Activity Theory and Distributed Cognition: Or What Does CSCW Need to DO with Theories?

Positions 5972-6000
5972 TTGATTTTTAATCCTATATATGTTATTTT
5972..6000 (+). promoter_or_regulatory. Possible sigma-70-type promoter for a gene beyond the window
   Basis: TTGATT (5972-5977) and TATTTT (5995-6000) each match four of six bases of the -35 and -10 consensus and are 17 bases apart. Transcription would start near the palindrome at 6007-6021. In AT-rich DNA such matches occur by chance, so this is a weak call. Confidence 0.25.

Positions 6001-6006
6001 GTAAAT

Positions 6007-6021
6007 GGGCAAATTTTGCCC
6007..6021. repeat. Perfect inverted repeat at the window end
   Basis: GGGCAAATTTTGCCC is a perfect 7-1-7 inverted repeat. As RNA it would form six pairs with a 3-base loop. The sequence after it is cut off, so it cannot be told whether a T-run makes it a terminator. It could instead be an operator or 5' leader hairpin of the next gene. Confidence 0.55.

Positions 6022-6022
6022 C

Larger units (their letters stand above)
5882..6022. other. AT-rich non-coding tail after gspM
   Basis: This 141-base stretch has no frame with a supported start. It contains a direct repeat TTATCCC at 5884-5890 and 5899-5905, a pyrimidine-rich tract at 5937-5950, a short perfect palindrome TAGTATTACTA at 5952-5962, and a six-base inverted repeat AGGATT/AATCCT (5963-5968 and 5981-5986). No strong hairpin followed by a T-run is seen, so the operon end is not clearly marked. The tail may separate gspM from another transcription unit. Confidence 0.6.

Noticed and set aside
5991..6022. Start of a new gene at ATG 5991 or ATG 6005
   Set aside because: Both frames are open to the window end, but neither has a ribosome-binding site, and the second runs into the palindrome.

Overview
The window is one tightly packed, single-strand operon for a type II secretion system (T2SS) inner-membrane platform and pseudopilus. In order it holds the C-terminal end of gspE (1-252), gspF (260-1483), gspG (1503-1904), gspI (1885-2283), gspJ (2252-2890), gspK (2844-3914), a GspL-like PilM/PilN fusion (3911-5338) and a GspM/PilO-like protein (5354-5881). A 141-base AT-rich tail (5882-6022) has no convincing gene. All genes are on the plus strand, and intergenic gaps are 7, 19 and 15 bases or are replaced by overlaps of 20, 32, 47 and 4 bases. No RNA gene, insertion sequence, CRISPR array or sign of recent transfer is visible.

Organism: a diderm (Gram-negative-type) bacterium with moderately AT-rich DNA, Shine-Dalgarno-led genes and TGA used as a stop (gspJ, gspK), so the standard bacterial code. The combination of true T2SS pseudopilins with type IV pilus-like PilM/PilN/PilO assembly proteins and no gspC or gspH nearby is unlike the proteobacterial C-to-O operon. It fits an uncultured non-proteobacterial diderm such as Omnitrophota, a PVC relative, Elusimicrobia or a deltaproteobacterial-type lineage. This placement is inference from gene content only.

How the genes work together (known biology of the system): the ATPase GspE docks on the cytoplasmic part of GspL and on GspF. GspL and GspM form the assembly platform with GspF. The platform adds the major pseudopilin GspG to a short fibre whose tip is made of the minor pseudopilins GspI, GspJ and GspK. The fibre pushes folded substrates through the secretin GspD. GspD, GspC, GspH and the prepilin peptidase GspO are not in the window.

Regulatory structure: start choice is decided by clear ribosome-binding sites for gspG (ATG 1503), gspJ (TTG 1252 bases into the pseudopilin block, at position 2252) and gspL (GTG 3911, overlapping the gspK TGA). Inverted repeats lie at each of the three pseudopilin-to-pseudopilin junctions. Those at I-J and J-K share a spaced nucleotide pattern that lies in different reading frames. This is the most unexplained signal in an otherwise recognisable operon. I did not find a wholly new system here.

This essay compares activity theory (AT) with distributed cognitiontheory (DCOG), asking what each can do for CSCW. It approaches this task by proposing that theories – when viewed as conceptual tools formaking sense of a domain – have four important attributes: descriptivepower; rhetorical power; inferential power; and application power.It observes that AT and DCOG are not so different: both emphasizecognition; both include the social and cultural context of cognition;both share a commitment to ethnographically collected data. Startingwith a description of the distributed cognition approach, it uses anexample of a DCOG analysis to ground a discussion of the strengths andweaknesses of AT and DCOG as an approach to issues in CSCW. Finally,the essay considers what theoretical work is being done by theattributes of the respective theories, and whether AT, DCOG, or anytheory developed outside the context of group work, will workfor CSCW.